In my country, the Munich Agreement is still perceived as one of the most important lessons of history – the lesson being that western allies are not to be relied upon and that meeting the demands of fascist authoritarians only leads to further demands.

The recent betrayal of Kurds by the USA, via their imbecilic and barely literate president, has many similarities. And many more will follow, including mass graves.

The behavior of Turks, as I observed it on Twitter – before turning away in disgust – is jingoistic and racist, celebrating the violence being perpetrated and cheering the prospect of Kurds being driven into the desert. It drives home another similarity – Turks see Kurds just as Germans saw Slavs prior to WW2 – as lesser, as subhuman, as beings not worthy of consideration. Racism towards Kurds is, at this moment, one of the most prominent and defining features of being a “true Turk”.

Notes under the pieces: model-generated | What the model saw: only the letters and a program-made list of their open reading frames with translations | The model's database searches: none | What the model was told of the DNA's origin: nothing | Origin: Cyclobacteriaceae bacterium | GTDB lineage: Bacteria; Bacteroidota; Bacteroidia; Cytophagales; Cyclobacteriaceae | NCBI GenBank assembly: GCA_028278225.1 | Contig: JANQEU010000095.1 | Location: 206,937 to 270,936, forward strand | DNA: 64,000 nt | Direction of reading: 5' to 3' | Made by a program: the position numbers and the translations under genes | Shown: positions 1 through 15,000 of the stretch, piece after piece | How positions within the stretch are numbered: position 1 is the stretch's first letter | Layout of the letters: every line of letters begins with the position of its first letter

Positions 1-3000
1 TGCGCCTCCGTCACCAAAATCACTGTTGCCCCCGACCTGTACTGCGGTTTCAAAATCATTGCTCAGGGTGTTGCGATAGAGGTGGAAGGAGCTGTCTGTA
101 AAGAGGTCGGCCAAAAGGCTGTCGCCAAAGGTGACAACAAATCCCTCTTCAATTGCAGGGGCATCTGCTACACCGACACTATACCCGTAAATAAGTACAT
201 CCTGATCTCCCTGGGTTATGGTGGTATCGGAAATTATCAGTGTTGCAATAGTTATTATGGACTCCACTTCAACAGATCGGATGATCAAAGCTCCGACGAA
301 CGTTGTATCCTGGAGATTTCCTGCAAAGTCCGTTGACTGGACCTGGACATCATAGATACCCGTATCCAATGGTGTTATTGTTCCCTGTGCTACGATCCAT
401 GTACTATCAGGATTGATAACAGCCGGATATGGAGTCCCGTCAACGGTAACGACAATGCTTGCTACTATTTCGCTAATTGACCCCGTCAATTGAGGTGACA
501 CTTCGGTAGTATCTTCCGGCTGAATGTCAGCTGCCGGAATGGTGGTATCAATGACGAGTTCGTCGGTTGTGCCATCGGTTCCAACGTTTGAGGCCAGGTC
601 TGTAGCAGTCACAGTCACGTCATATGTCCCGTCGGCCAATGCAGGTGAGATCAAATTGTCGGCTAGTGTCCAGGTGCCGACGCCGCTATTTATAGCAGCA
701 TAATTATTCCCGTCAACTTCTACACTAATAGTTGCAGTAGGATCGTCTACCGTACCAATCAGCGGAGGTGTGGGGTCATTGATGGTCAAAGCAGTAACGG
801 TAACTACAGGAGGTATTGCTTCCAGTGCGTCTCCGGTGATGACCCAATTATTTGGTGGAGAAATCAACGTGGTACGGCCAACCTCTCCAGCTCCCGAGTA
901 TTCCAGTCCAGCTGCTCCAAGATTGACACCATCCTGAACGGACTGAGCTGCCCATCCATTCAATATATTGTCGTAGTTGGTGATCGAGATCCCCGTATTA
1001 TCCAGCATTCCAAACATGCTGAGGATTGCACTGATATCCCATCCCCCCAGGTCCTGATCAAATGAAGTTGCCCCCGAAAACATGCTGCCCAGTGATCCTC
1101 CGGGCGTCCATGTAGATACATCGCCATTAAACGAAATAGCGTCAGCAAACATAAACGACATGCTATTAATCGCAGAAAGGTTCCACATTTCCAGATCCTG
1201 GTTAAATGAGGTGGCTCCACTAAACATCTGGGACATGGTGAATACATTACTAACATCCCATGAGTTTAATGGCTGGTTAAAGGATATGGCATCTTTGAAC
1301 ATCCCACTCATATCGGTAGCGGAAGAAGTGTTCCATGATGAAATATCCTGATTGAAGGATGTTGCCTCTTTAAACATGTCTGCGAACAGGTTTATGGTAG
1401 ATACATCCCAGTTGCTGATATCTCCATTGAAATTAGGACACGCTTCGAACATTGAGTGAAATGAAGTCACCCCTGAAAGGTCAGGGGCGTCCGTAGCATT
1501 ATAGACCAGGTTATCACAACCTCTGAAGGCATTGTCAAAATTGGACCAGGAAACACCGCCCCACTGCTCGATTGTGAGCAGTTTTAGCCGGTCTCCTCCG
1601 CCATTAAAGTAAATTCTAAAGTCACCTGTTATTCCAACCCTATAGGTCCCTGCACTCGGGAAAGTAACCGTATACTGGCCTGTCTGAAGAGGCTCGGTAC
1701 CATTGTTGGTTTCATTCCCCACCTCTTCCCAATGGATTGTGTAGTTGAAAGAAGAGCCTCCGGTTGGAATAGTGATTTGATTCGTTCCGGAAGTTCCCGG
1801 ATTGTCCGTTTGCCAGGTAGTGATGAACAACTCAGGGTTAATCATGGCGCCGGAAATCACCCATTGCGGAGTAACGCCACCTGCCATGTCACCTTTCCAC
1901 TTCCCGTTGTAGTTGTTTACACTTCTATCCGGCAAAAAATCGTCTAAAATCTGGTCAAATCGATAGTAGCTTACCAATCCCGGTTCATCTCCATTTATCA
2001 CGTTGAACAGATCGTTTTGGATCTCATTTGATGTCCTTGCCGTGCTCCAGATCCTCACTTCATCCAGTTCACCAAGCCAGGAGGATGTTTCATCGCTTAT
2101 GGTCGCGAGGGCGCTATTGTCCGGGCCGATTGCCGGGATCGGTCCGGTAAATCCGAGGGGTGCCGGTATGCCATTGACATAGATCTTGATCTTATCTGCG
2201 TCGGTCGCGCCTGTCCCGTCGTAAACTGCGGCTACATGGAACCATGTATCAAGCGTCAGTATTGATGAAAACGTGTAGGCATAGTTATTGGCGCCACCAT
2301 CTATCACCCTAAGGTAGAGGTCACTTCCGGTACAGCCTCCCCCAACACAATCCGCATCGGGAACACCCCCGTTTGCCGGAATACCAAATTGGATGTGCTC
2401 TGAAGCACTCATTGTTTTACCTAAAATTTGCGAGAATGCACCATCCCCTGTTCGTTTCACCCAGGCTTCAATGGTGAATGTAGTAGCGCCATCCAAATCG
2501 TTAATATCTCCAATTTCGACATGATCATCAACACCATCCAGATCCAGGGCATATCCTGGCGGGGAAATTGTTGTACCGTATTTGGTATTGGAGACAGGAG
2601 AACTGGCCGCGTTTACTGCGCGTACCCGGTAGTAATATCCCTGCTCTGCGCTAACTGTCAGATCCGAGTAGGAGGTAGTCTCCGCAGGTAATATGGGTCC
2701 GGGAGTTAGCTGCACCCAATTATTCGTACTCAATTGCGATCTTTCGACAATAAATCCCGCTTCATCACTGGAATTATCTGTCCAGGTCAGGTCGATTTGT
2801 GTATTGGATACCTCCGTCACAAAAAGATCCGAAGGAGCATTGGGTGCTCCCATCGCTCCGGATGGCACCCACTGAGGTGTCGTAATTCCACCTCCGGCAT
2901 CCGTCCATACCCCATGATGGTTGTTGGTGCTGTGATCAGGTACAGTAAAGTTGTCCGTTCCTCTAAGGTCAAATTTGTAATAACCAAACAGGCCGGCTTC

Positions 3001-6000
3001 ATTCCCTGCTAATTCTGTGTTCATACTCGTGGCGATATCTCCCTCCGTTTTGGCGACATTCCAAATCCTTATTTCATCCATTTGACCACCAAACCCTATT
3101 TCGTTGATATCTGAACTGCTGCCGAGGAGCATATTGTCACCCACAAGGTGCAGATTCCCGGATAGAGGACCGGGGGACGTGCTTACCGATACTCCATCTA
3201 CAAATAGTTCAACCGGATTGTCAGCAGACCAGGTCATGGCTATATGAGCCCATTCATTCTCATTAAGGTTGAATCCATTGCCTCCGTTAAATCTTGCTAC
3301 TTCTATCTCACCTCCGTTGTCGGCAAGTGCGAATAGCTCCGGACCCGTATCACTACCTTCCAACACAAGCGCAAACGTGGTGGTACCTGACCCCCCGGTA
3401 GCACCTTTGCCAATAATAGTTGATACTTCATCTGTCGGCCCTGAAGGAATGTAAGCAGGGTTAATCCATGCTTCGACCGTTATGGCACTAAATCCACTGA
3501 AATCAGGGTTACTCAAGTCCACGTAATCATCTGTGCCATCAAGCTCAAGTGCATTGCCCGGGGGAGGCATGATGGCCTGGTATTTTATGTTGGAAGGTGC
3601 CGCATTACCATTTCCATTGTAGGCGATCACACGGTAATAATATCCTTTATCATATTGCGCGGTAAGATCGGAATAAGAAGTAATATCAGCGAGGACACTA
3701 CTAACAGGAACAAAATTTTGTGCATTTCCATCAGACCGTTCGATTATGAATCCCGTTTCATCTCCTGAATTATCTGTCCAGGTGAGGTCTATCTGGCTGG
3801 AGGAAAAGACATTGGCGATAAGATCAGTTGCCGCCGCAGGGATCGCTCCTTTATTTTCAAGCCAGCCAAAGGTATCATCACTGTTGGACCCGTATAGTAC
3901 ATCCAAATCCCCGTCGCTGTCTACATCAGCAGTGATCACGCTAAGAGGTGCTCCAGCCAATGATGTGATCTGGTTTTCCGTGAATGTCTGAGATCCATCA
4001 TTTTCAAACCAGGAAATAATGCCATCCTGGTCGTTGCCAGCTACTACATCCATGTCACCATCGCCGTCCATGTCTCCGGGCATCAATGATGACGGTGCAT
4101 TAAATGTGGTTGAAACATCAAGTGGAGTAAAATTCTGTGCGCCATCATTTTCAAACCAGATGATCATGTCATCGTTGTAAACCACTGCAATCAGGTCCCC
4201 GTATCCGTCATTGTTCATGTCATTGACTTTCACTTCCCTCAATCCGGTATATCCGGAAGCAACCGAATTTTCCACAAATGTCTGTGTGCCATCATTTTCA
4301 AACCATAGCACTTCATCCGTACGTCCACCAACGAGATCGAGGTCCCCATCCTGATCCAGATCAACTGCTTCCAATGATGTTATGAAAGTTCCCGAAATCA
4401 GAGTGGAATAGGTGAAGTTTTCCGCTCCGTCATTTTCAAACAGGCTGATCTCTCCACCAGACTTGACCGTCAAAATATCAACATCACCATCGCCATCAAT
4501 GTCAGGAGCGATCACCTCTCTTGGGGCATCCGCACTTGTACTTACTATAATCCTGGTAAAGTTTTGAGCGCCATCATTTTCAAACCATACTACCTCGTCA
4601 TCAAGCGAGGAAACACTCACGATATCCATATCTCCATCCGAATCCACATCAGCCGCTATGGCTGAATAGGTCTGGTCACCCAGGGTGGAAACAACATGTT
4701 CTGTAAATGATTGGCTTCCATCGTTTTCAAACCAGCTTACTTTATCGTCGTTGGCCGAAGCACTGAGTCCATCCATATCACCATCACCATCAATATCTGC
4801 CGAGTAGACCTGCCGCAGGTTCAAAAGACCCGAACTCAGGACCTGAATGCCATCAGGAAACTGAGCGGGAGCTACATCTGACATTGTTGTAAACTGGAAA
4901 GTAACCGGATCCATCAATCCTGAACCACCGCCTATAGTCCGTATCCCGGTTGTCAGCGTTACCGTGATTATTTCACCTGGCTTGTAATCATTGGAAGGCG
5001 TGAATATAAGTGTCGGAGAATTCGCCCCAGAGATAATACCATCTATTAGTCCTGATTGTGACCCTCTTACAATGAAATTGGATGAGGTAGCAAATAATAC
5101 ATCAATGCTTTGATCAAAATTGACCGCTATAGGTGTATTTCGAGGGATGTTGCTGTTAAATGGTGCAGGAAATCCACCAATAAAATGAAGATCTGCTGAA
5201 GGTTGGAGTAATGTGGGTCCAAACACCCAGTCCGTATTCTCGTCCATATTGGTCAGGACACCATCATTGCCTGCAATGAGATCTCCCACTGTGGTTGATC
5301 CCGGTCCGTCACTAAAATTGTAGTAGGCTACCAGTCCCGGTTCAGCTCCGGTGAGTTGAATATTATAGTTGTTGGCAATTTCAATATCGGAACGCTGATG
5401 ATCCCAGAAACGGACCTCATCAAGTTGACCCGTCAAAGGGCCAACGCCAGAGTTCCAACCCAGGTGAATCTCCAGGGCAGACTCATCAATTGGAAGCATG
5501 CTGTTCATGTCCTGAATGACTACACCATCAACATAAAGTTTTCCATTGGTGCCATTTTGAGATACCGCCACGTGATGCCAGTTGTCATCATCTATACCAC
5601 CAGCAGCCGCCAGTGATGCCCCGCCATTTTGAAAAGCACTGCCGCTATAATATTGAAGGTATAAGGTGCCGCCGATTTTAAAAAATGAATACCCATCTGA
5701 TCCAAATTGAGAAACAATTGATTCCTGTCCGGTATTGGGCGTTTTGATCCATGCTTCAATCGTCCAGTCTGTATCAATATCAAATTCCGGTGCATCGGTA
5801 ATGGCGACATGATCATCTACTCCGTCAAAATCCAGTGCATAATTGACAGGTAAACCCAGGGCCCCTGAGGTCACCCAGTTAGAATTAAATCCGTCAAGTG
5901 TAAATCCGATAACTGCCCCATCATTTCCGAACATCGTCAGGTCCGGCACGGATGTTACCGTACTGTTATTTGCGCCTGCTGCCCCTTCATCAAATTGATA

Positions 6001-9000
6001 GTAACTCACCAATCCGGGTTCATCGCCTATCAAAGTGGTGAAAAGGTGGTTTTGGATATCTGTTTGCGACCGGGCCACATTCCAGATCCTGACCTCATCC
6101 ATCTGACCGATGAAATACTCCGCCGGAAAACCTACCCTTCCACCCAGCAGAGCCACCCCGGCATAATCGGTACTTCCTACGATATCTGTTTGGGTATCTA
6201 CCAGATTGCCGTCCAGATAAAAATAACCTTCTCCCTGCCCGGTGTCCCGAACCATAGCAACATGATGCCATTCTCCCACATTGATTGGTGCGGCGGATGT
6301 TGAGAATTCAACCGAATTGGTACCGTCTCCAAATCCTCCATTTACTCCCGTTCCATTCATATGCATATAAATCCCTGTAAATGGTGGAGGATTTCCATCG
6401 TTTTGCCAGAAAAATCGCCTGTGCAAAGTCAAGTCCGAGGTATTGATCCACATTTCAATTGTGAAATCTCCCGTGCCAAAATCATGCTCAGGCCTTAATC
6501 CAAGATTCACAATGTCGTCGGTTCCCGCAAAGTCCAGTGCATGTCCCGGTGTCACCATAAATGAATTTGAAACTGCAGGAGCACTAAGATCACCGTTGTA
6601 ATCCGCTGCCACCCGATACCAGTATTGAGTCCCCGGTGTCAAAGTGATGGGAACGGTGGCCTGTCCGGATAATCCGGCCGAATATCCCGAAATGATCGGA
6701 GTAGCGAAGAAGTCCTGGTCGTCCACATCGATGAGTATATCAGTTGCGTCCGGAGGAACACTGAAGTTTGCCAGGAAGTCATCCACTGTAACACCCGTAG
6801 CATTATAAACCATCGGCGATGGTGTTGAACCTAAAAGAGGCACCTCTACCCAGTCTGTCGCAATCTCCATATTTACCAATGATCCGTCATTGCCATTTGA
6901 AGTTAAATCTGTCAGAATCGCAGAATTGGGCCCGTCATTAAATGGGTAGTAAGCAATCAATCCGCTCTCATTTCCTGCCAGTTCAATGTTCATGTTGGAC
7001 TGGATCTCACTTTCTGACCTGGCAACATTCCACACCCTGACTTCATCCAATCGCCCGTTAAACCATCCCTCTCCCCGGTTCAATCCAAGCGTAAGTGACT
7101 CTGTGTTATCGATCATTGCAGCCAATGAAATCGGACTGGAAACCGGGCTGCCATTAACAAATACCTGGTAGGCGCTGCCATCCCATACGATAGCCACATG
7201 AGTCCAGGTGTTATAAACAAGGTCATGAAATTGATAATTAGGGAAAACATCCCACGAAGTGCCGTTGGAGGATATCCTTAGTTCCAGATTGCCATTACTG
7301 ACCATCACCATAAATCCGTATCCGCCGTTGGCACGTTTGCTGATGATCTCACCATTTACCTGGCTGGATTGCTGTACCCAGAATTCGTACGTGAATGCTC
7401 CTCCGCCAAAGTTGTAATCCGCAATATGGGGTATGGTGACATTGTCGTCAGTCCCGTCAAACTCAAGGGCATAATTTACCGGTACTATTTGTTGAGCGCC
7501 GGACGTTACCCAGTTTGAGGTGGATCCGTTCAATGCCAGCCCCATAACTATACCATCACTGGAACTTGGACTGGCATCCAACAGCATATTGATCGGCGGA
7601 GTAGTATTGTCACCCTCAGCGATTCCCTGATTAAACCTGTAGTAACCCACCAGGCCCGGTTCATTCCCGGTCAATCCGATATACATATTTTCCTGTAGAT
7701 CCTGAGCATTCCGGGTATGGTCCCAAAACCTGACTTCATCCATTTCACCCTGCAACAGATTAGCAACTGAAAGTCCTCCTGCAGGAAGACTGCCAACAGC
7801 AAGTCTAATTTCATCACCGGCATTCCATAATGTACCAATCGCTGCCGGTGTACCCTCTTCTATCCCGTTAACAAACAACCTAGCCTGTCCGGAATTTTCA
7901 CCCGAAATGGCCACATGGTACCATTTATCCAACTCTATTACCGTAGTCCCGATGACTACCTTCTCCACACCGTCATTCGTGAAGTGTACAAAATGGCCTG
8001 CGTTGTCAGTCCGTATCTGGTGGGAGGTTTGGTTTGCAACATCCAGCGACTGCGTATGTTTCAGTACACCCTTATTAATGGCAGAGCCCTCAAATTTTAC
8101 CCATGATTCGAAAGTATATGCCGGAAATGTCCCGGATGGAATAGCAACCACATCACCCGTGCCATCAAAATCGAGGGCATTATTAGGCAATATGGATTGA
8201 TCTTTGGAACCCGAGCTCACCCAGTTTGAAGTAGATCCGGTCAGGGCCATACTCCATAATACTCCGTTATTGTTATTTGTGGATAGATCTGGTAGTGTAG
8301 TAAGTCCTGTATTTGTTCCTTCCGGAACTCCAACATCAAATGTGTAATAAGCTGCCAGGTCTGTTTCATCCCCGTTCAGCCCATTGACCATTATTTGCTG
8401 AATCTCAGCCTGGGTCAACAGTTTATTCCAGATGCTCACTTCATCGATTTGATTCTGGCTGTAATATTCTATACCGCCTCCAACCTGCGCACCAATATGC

Turkish persistent denial of the Armenian genocide is a stain on the country’s reputation and now they are starting another one. And the USA, the self-appointed world policeman, just watches and supplies weapons. Turkey is in NATO after all.

Slavic Saturday

This post too is a sort-of crossover between Behind the Iron Curtain and Slavic Saturday.

Karel Gott was an important figure of Czech culture. He was a stable star of our music scene for sixty years – my whole life and some more. His parents wanted him to have a respectable working-class job, but he wanted to be an artist – specifically a painter. But by coincidence, he ended up famous not as a painter, but as a singer.

He was exceptional in one way – even during the communist regime, he became very popular in West Germany, to the point that the regime went to quite a long way to actually keep him as a valuable source of revenue. So after he once overstayed his visa, the president himself has pleaded with him to return. He was allowed to come back and he was not punished for flirting with emigration.